## Introduction and Background

Scottsdale city is situated in the eastern Maricopa County, United States, state of Arizona and neighboring Phoenix. The city is situated next to a famous land mark of ‘Valley of the Sun’. The area taken by the city was historically occupied by prominent and ancient archiological societies called the Hohokam. Before 1400 AD, this prehistoric society occupied the region and created irrigation canals to carry out farming, which is still being practiced currently. The city’s population is approximated to be over 245,000, and it is predominantly concerned with Arizona wealth as it is a key tourism attraction. The forecasted employment for 2010 is 232,832, which accounts for 53% increase from 2000. The objective of this research is to find out the influence and relationship of factors such as pool/spa, bed space, gated community and fire space on the price of homes around the city. Regression model is used to help identify how the distinctive value of the dependent variable changes when any of the independent variables are manipulated.

## Model Specification and Data

### Specification of the Model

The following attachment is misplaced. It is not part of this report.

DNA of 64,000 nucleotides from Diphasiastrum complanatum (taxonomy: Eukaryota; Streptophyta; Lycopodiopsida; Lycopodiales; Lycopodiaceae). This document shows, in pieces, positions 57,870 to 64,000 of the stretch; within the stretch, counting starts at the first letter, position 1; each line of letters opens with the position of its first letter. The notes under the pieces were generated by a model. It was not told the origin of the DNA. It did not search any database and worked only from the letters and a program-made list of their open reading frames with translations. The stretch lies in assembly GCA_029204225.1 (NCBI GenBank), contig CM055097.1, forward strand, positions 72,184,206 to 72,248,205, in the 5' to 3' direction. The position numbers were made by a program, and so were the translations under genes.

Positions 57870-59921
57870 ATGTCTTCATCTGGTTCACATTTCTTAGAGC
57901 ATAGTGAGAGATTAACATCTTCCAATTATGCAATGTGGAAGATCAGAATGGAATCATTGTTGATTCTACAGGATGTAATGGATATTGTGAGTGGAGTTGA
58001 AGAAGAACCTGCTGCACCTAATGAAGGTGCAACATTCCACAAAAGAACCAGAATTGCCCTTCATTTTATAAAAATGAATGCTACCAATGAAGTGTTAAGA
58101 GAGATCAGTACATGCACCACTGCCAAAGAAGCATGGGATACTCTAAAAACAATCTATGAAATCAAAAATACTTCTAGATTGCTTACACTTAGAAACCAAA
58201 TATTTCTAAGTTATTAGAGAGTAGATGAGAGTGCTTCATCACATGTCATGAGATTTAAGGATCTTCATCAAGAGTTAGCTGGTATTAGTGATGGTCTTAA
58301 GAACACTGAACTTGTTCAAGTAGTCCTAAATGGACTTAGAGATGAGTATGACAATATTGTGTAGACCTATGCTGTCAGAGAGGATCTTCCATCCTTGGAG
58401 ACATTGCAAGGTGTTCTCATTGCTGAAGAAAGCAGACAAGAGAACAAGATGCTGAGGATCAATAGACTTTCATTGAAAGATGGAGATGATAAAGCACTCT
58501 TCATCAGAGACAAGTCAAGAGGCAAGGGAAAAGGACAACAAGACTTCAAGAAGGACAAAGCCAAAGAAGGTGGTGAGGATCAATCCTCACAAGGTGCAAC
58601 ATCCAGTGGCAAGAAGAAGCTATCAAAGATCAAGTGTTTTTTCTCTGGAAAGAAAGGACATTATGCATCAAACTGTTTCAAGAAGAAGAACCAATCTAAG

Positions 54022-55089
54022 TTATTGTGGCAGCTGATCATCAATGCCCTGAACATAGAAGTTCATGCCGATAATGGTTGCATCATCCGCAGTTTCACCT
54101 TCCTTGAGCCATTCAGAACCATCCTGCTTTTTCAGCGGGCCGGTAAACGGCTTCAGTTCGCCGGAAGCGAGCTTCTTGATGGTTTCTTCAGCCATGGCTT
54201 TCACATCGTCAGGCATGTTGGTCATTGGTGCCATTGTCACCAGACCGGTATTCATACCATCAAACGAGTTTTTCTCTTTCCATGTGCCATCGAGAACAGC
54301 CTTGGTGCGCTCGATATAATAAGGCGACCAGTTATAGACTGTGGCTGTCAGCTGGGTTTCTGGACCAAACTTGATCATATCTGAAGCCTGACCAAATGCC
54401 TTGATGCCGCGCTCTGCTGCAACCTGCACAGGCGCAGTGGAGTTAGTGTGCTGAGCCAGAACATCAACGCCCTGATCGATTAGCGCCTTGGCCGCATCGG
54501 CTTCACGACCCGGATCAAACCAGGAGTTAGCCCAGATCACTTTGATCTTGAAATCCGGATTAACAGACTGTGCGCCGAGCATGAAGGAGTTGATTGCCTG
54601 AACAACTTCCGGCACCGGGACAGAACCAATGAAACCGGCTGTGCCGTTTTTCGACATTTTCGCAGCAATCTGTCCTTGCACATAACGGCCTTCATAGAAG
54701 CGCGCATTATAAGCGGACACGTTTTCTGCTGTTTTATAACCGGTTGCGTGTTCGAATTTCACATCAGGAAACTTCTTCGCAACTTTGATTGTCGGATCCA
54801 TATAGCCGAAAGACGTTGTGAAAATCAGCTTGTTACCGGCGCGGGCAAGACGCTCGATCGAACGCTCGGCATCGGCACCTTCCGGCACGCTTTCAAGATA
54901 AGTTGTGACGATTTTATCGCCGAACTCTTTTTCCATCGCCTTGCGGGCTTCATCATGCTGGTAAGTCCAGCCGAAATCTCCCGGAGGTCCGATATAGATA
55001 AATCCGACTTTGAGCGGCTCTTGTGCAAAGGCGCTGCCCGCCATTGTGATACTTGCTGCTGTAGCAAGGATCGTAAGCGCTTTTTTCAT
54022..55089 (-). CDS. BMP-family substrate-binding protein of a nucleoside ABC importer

The independent variable, which accounts for the figures that are maneuvered or adjusted, includes bedrooms, fireplace, pool/spa, and community gate. Alternatively, the dependent variable, which is the observed consequence of the independent variable that is adjusted, is the price of buying home. This means that the four independent variables can cause manipulation on the dependent variable (price). I have chosen the four independent variables because their manipulation can be used to investigate whether there is any significant variation in the price. The aim is to determine whether the four independent variables have any correlation with the dependent variable, that is, the price of the homes sold around the city. Furthermore, the main objective is to find out the key factors that influence the prices of homes in the city, and the manner in which they influence these prices. I scaled down to these factors after establishing that they are the most influential among a set of multiple factors. The description dependent/independent is apparent in this context, because in case there exists a correlation, it cannot be that price influenced bedrooms, fireplace, pool/spa, or community gate, but an influence in the vice versa is feasible.

Regression analysis is also used in this model to help recognize how the distinctive value of the dependent variable gets adjusted when any of the independent variables are manipulated, while the other independent variables are kept constant. In particular, the regression analysis is used to determine the approximate values of the conditional expectation of the price variable, given the independent variables. In other words, this means the dependent variable’s average value given that the independent variables are held constant. This model can be used to speculate the prices of homes in Scottsdale city. In addition, the model is used to identify the independent variables that have some relationship with the dependent variable, as well as to find out the forms that these relationships take.